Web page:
I read with interest and a little consternation your Sept. 21 article on hurricane frequency.
No mention was made of a Category 2 storm that struck Beaufort in August 1940, commonly called "The '40 Storm."
It caused a great deal of destruction in Beaufort. Boats were piled up over the seawall on the bay, people living on the Old Point were rescued by boat, power lines were downed, homes near the water were washed away, Hunting Island suffered severe erosion from the tidal surge and wave action, and lives were lost.
Effects of the storm can still be seen on the waterfronts around the county. I do remember seeing trees go down around our house on Pigeon Point, my grandfather's pile driver resting in the lot behind Horne Motor Company on Bay Street and the house at the north end of New Street missing.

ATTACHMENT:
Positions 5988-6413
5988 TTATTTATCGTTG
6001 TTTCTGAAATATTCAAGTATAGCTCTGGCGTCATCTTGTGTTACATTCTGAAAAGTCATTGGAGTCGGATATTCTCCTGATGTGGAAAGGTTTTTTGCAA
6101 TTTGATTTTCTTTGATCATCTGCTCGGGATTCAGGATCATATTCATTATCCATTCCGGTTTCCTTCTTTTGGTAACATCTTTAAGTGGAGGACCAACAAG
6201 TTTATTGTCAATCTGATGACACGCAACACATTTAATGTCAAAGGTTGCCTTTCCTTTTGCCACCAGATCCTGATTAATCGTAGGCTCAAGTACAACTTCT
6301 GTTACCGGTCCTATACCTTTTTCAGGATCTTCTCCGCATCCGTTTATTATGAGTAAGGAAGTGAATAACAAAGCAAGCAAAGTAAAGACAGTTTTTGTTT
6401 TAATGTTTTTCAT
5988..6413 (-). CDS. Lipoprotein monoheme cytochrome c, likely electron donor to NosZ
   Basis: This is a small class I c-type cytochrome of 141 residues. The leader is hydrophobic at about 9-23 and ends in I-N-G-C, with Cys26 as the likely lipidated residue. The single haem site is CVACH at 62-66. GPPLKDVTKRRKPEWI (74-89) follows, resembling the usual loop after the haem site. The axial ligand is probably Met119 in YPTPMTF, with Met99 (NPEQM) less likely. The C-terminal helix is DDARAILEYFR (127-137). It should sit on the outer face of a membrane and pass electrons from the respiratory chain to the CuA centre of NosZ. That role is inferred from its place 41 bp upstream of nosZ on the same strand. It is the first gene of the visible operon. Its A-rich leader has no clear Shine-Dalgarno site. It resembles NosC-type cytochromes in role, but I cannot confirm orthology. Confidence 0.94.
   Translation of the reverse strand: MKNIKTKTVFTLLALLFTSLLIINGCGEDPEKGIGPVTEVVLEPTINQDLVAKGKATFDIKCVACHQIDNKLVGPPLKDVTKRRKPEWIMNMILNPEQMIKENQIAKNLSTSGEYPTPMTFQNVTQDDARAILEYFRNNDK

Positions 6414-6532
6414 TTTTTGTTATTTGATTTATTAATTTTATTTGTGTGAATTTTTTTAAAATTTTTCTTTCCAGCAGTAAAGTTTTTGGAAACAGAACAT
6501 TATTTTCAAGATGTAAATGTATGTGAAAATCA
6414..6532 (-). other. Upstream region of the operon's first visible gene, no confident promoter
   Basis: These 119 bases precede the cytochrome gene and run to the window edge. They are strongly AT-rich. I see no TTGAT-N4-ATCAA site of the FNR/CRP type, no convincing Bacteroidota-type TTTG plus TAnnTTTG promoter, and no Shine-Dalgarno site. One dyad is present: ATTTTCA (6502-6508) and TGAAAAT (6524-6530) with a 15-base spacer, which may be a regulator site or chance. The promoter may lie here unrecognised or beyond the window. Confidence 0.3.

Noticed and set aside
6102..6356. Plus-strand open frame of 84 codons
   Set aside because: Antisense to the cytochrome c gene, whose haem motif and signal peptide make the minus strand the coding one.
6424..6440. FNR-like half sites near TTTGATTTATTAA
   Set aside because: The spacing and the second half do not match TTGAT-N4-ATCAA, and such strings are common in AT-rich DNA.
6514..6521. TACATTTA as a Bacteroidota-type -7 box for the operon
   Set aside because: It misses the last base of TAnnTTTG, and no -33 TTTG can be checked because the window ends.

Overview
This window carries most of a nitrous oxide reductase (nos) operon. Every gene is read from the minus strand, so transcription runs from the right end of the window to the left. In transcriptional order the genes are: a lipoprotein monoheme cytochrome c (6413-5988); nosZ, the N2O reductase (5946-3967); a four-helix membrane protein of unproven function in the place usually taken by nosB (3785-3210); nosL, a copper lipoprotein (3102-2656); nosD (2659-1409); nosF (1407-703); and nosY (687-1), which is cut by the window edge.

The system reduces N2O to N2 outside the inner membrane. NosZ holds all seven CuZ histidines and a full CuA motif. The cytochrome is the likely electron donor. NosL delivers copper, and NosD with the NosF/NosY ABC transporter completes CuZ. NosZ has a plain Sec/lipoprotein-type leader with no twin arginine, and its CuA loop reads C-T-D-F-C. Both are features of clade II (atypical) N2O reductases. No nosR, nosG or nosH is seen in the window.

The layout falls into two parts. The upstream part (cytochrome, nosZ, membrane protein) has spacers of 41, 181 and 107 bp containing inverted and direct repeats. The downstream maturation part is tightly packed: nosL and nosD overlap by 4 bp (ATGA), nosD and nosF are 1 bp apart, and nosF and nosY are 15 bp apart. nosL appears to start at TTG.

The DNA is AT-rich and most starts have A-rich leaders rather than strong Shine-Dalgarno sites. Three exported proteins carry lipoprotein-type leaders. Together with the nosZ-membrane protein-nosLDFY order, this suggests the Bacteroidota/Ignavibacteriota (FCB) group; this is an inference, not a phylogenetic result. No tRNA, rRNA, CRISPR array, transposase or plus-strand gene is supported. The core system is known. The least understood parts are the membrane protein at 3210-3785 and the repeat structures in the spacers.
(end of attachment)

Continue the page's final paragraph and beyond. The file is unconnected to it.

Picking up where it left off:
Never miss a local story.
I am sure that most of the old-time residents of Beaufort remember it well.
For those who have never experienced a hurricane, a word of caution: Don't wait until the last minute if you intend to evacuate. Aside from the probable traffic mess, a tidal surge of only six feet can render the roads out of this area impassable.
Just look at the difference between the tide on one of our normal spring tides and the road surface and consider what and additional six feet would be. It's best to not take a chance and leave when the governor orders an evacuation -- if not before.
Royal W. Fyfe